- Where to draw the border
- The implementation in C#
- Filter some Windows messages
- Find out if you should render with XP styles
- Get the device context of the window frame
- Draw the border using uxTheme.dll
- Points of interests
In this article, I will show you how to apply XP-styles to a
RichTextBox. The only thing I do here is to derive from the
RichTextBox and add support for XP-themed border style. The control is able to run on .NET 1.1 and .NET 2.0.
Visual Styles are not fully supported in NET 1.1. There is a bug in the
Application.EnableVisualStyles method, and some controls do not render the XP-styles correctly. Here is a good overview about what is going wrong in NET 1.1: VisualStyles. But now we have NET 2.0 and all these bugs are fixed, and nearly all controls render with XP-styles. The only exception is the
RichTextBox control. So I decided to write this article.
3. Where to draw the border
Normally, in NET, all paintings are done in the
OnPaintBackground methods of a control. The problem is, inside these methods, you always draw to the client area (
ClientRectangle) of a control. However, the borders are drawn outside this area in the window frame that should be drawn during the
WM_NCPAINT message. For a better understanding, look at this illustration...
When we customize the window frame, we must filter some messages and process them.
WM_NCPAINT message tells us that the border should be redrawn.
WM_NCCALCSIZE message tells us that the client area should be calculated.
protected override void WndProc(ref Message m)
base.WndProc (ref m);
To find out if we should render an application with visual styles, is not an easy task. There are three things to consider.
- Check if the OS supports XP-styles. Windows XP or above supports theming.
- Check if XP-styles are activated in the current environment.
- Check if XP-styles are enabled for the current application.
After Googling around in the web, I found a method that does the job: IsVisualStylesEnabled Revisited.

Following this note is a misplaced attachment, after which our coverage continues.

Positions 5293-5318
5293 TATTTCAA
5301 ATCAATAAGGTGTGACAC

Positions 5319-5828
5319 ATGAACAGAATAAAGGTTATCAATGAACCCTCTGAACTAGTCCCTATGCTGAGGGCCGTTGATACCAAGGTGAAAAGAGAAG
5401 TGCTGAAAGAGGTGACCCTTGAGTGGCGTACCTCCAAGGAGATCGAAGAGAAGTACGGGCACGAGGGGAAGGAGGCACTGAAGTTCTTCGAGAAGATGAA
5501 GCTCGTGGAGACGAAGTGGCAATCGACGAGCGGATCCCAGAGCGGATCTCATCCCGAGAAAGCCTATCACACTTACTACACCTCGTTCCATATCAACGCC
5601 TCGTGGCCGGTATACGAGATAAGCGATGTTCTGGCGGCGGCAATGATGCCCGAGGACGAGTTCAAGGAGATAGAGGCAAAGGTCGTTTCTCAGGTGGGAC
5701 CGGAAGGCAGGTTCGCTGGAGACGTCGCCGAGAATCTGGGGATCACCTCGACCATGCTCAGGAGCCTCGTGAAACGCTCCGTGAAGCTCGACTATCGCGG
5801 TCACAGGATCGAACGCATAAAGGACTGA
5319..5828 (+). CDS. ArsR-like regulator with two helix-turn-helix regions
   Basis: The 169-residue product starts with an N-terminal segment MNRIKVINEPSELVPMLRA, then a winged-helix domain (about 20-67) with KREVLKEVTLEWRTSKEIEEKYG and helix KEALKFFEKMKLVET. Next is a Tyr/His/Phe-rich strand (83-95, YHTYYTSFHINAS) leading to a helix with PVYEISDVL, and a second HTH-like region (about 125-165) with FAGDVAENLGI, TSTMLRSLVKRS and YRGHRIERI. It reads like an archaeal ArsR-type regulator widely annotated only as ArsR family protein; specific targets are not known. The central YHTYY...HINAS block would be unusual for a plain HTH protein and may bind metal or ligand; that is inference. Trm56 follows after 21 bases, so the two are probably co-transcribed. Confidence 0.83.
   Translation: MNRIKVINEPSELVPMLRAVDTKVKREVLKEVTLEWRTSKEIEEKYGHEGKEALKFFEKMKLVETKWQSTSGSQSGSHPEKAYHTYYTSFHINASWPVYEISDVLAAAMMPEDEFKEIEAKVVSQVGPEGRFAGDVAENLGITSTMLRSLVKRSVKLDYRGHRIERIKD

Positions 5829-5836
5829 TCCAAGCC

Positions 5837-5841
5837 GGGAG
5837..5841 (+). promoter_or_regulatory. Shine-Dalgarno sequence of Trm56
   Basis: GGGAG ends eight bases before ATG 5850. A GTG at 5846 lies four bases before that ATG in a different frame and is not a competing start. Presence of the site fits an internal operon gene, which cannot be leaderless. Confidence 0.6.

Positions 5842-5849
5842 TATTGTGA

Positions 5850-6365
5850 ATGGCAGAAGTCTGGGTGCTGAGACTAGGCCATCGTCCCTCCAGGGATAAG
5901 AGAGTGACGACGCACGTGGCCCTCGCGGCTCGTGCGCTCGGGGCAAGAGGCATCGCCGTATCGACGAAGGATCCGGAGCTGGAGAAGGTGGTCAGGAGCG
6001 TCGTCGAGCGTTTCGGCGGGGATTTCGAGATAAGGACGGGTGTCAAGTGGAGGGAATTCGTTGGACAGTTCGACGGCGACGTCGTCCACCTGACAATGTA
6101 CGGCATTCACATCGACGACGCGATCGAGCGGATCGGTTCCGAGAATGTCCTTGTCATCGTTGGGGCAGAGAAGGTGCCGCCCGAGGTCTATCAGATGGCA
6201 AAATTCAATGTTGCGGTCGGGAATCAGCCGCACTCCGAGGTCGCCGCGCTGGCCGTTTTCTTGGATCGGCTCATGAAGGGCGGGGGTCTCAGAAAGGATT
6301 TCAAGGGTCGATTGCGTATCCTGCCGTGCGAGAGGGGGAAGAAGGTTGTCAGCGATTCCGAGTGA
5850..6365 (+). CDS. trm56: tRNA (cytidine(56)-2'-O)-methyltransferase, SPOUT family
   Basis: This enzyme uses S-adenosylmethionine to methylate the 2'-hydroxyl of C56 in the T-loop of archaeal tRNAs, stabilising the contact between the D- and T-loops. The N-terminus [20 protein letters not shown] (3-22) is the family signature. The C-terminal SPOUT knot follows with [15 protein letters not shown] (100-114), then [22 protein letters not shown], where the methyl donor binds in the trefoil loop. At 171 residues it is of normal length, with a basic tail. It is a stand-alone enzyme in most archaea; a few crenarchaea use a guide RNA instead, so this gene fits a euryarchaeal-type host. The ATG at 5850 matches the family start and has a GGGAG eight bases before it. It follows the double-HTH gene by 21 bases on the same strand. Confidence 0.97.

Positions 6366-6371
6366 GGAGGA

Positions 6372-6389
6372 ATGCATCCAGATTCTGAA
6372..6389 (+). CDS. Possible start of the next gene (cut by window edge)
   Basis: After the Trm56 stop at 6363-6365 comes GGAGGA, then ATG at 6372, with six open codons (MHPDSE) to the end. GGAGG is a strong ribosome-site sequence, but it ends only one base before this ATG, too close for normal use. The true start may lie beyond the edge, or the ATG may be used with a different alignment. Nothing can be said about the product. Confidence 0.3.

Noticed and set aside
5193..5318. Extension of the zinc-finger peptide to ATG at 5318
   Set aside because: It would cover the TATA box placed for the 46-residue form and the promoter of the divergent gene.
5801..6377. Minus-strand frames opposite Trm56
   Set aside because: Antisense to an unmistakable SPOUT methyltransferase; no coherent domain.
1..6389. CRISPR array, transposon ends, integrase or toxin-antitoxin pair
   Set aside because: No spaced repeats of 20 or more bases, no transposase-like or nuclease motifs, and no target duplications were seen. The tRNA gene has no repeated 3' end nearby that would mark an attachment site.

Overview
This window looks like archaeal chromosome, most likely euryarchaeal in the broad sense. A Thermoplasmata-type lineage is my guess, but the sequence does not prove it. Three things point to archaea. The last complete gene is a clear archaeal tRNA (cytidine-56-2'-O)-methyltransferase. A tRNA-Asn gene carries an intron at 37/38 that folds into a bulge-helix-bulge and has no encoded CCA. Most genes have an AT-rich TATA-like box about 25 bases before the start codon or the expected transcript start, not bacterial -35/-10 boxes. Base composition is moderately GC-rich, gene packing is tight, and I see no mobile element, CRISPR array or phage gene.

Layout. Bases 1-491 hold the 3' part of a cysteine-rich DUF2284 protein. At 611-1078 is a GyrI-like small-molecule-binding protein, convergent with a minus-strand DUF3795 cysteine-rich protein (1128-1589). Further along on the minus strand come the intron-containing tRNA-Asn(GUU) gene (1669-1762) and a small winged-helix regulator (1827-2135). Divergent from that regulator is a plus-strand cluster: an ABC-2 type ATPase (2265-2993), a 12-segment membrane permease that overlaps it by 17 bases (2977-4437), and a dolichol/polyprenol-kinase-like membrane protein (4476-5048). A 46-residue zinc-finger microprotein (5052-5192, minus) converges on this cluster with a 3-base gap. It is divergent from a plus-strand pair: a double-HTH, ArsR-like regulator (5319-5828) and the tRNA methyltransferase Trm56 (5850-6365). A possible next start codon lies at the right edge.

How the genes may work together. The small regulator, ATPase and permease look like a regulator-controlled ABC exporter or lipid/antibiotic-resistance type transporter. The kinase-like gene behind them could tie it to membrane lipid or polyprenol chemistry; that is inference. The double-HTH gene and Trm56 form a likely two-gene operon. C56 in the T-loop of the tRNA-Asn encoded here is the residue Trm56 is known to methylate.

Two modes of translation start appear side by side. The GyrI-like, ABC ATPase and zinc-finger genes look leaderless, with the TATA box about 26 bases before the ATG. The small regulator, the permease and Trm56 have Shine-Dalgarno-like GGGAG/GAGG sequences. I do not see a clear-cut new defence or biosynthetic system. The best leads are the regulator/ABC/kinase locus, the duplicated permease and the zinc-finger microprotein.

To draw in the window frame, we need some Win32-APIs to get the corresponding device context (DC).
GetWindowDC to get the device context of the window frame.
GetWindowRect to get the rectangle of the window frame.
ExcludeClipRect to exclude the client area of the window frame.
ReleaseDC to release the DC.
Here are the declarations in C#:
public static extern IntPtr GetWindowDC(IntPtr hWnd);
public static extern int ReleaseDC(IntPtr hWnd, IntPtr hDC);
public static extern bool GetWindowRect(IntPtr hWnd, out RECT lpRect);
public static extern int ExcludeClipRect(IntPtr hdc,
int nLeftRect, int nTopRect, int nRightRect, int nBottomRect);
Drawing visual styles is provided through the uxTheme.dll. We only need a few functions to draw the border.
OpenThemeData to get a theme handle.
GetThemeBackgroundContentRect to retrieve the size of the border.
DrawThemeBackground draws the border.
CloseThemeData releases the theme handle.
Here are the declarations in C#.
[DllImport("uxtheme.dll", ExactSpelling=true, CharSet=CharSet.Unicode)]
public static extern IntPtr
OpenThemeData(IntPtr hWnd, String classList);
public extern static Int32 GetThemeBackgroundContentRect(IntPtr hTheme,
IntPtr hdc, int iPartId, int iStateId,
ref RECT pBoundingRect, out RECT pContentRect);
public extern static Int32 DrawThemeBackground(IntPtr hTheme,
IntPtr hdc, int iPartId, int iStateId,
ref RECT pRect, IntPtr pClipRect);
public extern static Int32 CloseThemeData(IntPtr hTheme);
The .NET Framework 2.0 contains new classes for drawing visual styles. You can find them in the
System.Windows.Forms.VisualStyles namespace. Also a method to check, if visual styles are enabled, is available in the new framework. Look for the
Application.RenderWithVisualStyles property. However, I had not made two versions, because I think having one version for both is less to do on modifications and thus the better solution.
- 11-10-2006 - Bug fix: Themed border disappears after
MultiLine is set to
- 17-07-2006 - Bug fix: Problem when mixing NET Framework versions.
- 07-04-2006 - First release.